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How Bean Bag Toss Works

With beverage cup in hand, Joshua Pelletier of Haverhill, Mass. tosses a bean bag as he tailgates before a New England Patriots game in Foxborough, Mass. See other pictures of sports.
Barry Chin/The Boston Globe via Getty Images

Country crooner Dierks Bentley plays it in the parking lot before his concerts. Fellow singer Craig Campbell and former New England Patriots offensive lineman Matt Light host tournaments that feature it as entertainment. And scores of families enter into amateur competitions throughout the United States. What is it? Bean bag toss, of course [sources: Betts, Light Foundation, Watts].

Bean bag toss, otherwise known as cornhole or corn toss, is a game in which players take turns throwing a square corn- or bean-filled fabric bag at a hole in a wooden platform from a distance of about 30 feet (9.1 meters).

Like most backyard games, the rules of cornhole can vary. But we're going to spell them out as written by the American Cornhole Association, which bills itself as the largest organized cornhole association in the U.S. The platform should be a 48-inch by 24-inch (122-centimeter by 61-centimeter) rectangle made of half-inch (1.27 centimeter) plywood that has been sanded and covered in high gloss paint for a smooth finish. The front of the platform is elevated 2.5 inches to 4 inches (6.35 centimeters to 10.1 centimeters); the back of the platform, which is farthest away from the player and contains the hole, is elevated to 12 inches (30.4 centimeters) to form a 90 degree angle with the floor, somewhat like an easel.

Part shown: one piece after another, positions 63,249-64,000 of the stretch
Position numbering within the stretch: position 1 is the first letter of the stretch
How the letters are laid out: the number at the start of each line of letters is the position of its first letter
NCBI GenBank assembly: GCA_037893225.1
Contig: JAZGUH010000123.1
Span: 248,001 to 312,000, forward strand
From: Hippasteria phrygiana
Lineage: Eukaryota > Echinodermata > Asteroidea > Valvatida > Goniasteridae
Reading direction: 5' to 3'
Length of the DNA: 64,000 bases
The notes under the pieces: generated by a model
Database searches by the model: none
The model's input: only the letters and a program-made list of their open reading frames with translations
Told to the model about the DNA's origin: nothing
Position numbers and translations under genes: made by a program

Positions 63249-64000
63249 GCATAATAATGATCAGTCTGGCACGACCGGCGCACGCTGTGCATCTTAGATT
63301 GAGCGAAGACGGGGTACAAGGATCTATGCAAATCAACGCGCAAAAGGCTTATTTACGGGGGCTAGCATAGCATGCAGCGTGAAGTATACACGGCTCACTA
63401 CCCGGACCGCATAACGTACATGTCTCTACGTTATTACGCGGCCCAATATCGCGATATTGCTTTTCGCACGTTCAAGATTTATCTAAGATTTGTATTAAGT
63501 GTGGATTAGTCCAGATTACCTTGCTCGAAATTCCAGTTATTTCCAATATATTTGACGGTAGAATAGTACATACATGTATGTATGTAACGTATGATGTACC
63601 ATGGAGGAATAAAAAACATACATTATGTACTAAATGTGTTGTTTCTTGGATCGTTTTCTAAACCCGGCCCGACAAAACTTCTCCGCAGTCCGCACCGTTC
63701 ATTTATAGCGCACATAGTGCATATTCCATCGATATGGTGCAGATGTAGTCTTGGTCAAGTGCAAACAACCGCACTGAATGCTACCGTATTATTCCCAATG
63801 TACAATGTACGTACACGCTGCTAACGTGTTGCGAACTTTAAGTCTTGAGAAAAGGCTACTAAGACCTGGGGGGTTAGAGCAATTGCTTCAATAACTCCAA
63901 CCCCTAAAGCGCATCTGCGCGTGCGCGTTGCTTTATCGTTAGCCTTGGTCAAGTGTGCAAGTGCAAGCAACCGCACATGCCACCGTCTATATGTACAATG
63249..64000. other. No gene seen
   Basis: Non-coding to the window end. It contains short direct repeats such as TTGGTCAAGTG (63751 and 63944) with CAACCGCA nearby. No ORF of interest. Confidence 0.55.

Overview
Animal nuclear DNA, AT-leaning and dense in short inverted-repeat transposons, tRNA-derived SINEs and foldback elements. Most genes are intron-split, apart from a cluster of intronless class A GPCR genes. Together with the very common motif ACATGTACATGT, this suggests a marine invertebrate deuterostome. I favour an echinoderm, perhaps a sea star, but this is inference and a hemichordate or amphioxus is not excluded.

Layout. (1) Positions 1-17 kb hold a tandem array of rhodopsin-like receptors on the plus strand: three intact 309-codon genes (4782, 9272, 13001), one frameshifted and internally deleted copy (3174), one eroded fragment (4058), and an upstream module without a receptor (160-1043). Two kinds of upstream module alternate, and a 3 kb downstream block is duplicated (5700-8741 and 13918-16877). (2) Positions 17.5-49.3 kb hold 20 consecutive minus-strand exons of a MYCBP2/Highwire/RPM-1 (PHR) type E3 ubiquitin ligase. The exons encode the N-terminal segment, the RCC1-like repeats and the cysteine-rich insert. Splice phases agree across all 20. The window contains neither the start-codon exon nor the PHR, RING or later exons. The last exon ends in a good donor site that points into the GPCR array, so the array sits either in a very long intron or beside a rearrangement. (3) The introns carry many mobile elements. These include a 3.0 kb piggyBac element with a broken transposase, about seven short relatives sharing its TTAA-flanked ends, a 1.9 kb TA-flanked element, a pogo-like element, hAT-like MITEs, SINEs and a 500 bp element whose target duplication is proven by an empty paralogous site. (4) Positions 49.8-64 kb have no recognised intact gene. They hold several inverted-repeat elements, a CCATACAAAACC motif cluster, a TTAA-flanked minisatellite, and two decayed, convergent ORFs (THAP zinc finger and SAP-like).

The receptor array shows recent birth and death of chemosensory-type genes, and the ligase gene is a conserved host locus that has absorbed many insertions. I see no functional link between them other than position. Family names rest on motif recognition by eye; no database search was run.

The hole in the board should be 6 inches (15.2 centimeters) in diameter and centered 9 inches (23 centimeters) from the top and 12 inches (30.4 centimeters) from either side of the platform. The bags you're using to throw should be 6 inches square [source: American Cornhole Association].

If bean bag toss is starting to sound a lot like a game of horseshoes, you aren't off the mark. The primary difference is the weight of the object being tossed, since horseshoes weigh more than the regulation 14-ounce to 16-ounce (396- to 453-gram) corn bags. This may be why bean bag toss is sometimes called "soft horseshoes." And just as with horseshoes, players earn more points the closer the bag lands to the target. If the bag enters the hole cleanly and falls through, players earn the most possible points [source: American Cornhole Association].

Fortunately for game players who enjoy a challenge, the game of bean bag toss is deceptively simple. Sure, the object is to toss the bag in the hole, but that's not as easy as it sounds.